For instance, during the early 1990s, when banks first started actively selling mutual funds through affiliated and third-party brokers, the Dow Jones average was less than 5,000. Had bank customers not been target-marketed for the sale of mutual funds, many of those customers would have continued to hold their funds in low paying CDs as the market cruised to 11,000.
Try to tell those customers that the government is doing them a favor by attempting to restrain the use of so-called "private" information by banks. Yet, in the current environment, the bank sharing information about maturing CDs with third-party brokers would be characterized as "selling private financial data" and targeted for litigation by the trial lawyers.
Certainly there were bank customers who resented the use of their private information to target the sale of mutual funds. My own father went into a bank to withdraw funds from a maturing CD, and before he got home a broker had called him to suggest a use for those funds in brokerage investments. My father thereupon closed all his accounts at the bank and called the manager to tell her why.
In my view this is how the free market should work, and why the free market can be an effective force in the control of privacy abuse. Banks that abuse customer information will lose their customers. What better incentive is there for banks to make intelligent use of customer information, and what greater protection do customers need, than the ability to withdraw their patronage from an abusive financial institution?
I believe that there is only one regulation that would be helpful: If private financial information is to be used for purposes beyond that for which its has been provided or generated, the customer has a right to know; if unaffiliated third parties are to be provided with that information, the third party should be required to divulge the source when it is used.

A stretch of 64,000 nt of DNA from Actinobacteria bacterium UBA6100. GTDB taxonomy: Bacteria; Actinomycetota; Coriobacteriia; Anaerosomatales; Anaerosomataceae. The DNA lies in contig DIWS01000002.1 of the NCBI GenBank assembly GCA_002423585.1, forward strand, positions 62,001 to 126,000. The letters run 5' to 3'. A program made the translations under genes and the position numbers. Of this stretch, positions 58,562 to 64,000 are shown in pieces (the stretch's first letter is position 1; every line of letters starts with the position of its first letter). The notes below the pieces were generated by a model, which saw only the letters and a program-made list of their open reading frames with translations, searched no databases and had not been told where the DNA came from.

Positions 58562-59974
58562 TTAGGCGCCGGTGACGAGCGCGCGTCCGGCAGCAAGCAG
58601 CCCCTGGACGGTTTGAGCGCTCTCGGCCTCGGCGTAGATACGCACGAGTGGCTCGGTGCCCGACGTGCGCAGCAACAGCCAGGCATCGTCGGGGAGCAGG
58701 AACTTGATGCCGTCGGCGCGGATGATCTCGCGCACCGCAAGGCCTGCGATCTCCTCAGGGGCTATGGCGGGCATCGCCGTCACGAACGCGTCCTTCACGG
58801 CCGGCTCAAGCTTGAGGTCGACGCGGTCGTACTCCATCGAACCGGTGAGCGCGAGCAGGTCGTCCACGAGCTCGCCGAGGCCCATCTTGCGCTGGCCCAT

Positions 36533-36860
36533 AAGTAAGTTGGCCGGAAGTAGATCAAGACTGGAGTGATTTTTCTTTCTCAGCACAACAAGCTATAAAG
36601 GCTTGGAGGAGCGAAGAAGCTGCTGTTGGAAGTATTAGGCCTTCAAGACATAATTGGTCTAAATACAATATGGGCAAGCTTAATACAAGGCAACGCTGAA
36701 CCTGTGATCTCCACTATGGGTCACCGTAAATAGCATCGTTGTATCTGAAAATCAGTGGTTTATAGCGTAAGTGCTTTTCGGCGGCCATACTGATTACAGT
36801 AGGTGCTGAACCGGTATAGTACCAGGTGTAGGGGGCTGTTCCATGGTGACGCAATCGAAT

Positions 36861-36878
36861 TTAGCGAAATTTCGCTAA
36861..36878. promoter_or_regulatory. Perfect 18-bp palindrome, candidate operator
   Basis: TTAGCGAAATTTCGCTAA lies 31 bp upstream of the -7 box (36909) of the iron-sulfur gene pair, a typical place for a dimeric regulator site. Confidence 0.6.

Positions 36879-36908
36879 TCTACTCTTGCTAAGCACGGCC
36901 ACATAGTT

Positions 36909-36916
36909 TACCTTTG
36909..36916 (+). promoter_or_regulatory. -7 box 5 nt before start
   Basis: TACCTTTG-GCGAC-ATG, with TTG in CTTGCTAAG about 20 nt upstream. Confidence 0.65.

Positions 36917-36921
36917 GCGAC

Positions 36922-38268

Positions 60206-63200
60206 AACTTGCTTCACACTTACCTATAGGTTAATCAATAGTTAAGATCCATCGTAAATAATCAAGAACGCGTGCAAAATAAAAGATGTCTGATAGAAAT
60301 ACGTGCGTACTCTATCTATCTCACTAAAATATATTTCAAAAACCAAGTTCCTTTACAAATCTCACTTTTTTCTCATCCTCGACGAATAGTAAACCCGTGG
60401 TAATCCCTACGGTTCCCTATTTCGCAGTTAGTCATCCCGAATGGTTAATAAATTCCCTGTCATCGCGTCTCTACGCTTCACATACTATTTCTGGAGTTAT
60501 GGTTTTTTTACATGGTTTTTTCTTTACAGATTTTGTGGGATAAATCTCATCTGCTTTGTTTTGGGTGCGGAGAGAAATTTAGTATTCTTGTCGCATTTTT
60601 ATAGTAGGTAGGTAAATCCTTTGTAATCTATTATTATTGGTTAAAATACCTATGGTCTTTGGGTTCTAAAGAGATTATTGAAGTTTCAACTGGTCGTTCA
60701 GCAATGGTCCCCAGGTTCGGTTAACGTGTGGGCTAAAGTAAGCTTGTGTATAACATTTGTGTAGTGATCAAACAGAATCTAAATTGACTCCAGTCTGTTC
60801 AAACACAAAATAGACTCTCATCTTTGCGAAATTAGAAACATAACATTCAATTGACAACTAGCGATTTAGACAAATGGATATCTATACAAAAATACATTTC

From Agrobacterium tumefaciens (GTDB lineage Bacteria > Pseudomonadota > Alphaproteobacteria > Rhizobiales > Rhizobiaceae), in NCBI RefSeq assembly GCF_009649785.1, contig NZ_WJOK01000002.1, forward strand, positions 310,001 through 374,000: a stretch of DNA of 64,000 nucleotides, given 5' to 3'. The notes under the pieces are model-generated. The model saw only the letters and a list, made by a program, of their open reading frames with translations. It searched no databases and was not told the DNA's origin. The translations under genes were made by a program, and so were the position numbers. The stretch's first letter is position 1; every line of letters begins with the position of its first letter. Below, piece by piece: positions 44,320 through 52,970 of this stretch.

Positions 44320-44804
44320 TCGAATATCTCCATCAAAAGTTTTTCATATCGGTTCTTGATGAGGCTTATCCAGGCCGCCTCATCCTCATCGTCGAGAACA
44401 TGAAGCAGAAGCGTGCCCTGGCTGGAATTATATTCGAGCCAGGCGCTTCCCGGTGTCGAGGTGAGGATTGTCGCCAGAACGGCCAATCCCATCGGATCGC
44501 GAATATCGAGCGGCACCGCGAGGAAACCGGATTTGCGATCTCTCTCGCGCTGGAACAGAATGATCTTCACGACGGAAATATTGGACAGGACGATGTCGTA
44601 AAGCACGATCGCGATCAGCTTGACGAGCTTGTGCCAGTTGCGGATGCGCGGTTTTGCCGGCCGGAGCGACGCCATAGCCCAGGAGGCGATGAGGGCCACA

I can assure you that a call from a stockbroker hawking mutual funds when a CD matures would be very carefully controlled if the bank that provided the information were identified. And banks certainly would be careful about providing my telephone number to telemarketers if one hawking some irresistible product interrupted me at dinner and revealed that my bank was the source of the interruption.
Beyond this I believe that regulation will not be successful - and may be counterproductive, depriving bank customers of new services and products that could improve their lives.
Lawsuits that promise no reasonable benefit to the ordinary citizen are a plague. A pox on the trial lawyers and the grandstanding attorneys-general who are preying on the legitimate concerns of the American public about their private information being abused by banks!
Politicians and regulators must stand back for a reasonable period to let the marketplace have its say. This debate must be focused on the times and current technological circumstances, and should not attempt to limit the advantages that technology affords us. Mr. Rockett represents financial services clients as a partner in the San Francisco office of the McCutchen Doyle Brown & Enersen law firm.